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Pledging Allegiance: Learning Nationalism at the El Paso-Juárez Border


reviewed by Elaine Hampton - 2004

coverTitle: Pledging Allegiance: Learning Nationalism at the El Paso-Juárez Border
Author(s): Susan J. Rippberger, Kathleen A. Staudt, Carlos G. Velez-Ibanez
Publisher: Routledge/Falmer, New York
ISBN: 0415934915 , Pages: 208, Year: 2002
Search for book at Amazon.com


Darder (1995) searches for “a true America—an America of multiple cultures, multiple histories, multiple regions, multiple realities, multiple identities, multiple ways of living, surviving and being human.” Pledging Allegiance assists in that search and takes it farther into the search for the America of multiple countries and multiple political realities. Rippberger and Staudt juxtapose the asymmetric border environment with a look at citizenship curricula, hidden and formal, to provide a unique and critical lens into differences and similarities in nationalistic values and pedagogies of power.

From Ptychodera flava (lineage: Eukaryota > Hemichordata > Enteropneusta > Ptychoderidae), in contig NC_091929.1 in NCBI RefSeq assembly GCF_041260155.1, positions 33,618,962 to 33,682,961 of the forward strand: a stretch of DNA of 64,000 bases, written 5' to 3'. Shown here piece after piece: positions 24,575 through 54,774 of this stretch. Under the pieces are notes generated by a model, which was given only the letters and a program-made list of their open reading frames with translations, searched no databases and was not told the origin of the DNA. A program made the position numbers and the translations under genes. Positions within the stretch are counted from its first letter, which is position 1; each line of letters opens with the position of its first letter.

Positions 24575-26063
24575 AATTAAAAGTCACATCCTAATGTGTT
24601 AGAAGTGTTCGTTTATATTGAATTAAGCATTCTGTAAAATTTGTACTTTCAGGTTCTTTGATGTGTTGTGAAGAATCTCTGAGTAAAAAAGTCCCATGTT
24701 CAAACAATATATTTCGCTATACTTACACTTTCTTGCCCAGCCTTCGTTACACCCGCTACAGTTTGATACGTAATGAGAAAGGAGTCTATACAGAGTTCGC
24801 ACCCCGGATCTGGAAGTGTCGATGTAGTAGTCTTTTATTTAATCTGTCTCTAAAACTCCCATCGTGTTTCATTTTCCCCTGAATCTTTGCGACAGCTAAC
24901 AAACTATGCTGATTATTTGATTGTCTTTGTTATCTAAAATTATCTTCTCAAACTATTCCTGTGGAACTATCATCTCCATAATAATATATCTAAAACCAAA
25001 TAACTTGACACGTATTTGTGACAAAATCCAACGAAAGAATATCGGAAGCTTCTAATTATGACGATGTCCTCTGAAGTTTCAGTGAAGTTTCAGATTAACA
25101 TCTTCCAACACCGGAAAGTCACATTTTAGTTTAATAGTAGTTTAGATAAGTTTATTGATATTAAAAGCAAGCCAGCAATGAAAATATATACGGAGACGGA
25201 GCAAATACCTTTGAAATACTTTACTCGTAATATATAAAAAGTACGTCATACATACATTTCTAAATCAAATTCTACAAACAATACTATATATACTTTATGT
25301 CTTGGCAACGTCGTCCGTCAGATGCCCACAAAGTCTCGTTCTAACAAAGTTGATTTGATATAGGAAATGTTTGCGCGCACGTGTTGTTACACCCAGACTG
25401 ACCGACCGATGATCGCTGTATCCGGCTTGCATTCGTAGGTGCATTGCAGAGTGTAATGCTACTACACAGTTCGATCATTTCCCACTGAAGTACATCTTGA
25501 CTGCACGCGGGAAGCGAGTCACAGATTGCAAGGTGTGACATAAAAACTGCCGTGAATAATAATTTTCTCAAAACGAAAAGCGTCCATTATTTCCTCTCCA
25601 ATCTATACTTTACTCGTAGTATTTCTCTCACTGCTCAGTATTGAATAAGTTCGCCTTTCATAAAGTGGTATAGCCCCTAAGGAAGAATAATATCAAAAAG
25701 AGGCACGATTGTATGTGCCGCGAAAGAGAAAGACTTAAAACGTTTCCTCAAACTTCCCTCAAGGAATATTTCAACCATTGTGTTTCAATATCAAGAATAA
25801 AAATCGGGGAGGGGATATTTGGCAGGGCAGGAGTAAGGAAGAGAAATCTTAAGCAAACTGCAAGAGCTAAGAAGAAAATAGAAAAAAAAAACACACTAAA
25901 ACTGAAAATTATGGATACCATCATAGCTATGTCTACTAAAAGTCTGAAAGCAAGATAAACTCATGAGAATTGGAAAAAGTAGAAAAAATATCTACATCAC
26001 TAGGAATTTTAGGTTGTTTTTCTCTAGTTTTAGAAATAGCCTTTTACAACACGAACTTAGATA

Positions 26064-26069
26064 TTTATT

Pledging Allegiance’s focus on the bi-national border community forces the reader to question long-held beliefs of the superiority of one country’s social, political, or cultural system over another’s. It is an enjoyable read that could be a Sunday afternoon’s enjoyment or an interesting tool to enhance higher-education coursework in areas such as sociology, political science, educational leadership, multicultural education, and border studies.